It is a true honor and privilege to be a home and place of refuge for dozens of artists who are ready to own their power and celebrate the very thing that the world is constantly trying to erase our legacy!
What is the future of intersectional storytelling?
Elijah McKinnon: BRAVE! The future of intersectional storytelling is magical, authentic, and tender! It doesn’t ask for permission to share messages fueled by the experiences that inspire us to demand justice and equity.
OTV is an incubator for these types of stories and for artists ready and empowered to share their bravery with the world. We not only support amplifying the stories of intersectional creators, but we also experiment with alternative ways to develop, produce, and exhibit art and television.
Since our inception, we have prided ourselves on being artist-centric; that is to say, our artists are an integral part of shaping our organization and platform.
Unlike many streaming platforms, television networks, and art nonprofits, we have worked diligently and deliberately to remain committed to intersectional artistry. This is what guides our growth and empowers us to build liberatory practices through an anti-capitalist lens.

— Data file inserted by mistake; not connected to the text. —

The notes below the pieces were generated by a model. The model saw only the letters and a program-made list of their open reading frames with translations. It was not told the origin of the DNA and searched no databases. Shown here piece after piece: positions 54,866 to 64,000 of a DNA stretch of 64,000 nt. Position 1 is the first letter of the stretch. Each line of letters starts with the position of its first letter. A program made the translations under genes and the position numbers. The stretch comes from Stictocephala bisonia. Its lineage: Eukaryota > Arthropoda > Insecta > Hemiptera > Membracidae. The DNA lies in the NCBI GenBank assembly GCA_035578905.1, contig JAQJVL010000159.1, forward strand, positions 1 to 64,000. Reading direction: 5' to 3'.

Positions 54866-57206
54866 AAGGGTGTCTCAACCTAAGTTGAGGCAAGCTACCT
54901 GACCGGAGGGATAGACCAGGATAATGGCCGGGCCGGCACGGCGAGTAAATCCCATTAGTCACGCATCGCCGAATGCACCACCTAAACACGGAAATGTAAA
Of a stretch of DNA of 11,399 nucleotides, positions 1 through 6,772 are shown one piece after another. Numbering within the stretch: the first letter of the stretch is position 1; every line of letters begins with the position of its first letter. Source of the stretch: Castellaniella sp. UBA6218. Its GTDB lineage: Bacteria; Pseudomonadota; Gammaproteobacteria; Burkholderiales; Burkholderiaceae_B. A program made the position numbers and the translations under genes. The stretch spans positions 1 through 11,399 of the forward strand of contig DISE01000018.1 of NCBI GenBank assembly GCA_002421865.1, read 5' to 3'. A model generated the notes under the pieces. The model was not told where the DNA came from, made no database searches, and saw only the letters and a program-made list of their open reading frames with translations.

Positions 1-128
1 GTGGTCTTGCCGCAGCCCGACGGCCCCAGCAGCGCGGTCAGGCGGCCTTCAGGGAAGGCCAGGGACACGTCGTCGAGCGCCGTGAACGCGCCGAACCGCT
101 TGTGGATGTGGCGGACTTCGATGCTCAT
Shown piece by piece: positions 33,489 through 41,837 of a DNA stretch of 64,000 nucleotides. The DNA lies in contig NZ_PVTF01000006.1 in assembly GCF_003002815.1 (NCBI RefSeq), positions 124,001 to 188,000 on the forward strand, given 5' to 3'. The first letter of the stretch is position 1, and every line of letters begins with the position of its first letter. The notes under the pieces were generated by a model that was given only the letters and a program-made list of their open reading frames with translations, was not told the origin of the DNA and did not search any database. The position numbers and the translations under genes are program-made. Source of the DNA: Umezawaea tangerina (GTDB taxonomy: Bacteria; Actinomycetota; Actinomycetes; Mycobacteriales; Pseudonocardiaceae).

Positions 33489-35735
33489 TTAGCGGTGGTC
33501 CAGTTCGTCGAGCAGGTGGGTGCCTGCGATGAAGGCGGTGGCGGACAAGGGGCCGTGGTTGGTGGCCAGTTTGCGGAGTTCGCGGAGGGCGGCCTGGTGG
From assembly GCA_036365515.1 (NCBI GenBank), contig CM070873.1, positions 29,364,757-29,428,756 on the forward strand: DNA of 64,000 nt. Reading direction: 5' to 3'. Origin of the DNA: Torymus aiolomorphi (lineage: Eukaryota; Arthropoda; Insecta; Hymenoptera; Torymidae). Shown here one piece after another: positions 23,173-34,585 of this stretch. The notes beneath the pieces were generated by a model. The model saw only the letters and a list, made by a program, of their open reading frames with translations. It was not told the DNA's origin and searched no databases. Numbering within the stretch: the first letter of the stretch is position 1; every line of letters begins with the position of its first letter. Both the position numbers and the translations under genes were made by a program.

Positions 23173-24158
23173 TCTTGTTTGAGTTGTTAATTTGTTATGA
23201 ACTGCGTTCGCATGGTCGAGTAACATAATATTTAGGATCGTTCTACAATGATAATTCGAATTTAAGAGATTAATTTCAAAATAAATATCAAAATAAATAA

An example of this can be seen through our contracts and licensing agreements which are 100% non-exclusive. We want artists to thrive by any means necessary, and that type of radical thinking demands that we bury our ego and release control.
What advice would you share with other creatives like yourself who want to turn their creative endeavors into full-fledged businesses and compete effectively in the market?
Elijah McKinnon: While it’s challenging and often profoundly isolating, envisioning a radically brave future in industries fueled by profits has taught me so much about myself and my values.
I don’t have all the answers, but I have gained some wisdom and try to share with emerging leaders and entrepreneurs: never ask for permission to share your excellence with the world. I’m a firm believer that we all have gifts to offer the world, and those gifts bring value to each space we occupy.
From a very young age, we are taught to shrink ourselves; and to take up as little space as possible. This plays a huge role in hindering the beautiful gifts that we were graced with, and It’s up to us to dismantle this cycle, which begins with allowing ourselves to dream.
While successful entrepreneurship requires a laser point vision, benevolence, and the true gift of discernment, I’ve learned over the years that the real magic happens when you create immense and deep space for yourself to get curious, take risks, and manifest the unthinkable.
When I opened my first company fresh out of college almost a decade ago, I am not the business person I once was. I can share that my unwavering commitment to mobilizing ideas and dreaming up equitable solutions with the perfect balance of ease, grace, and grit has remained the same.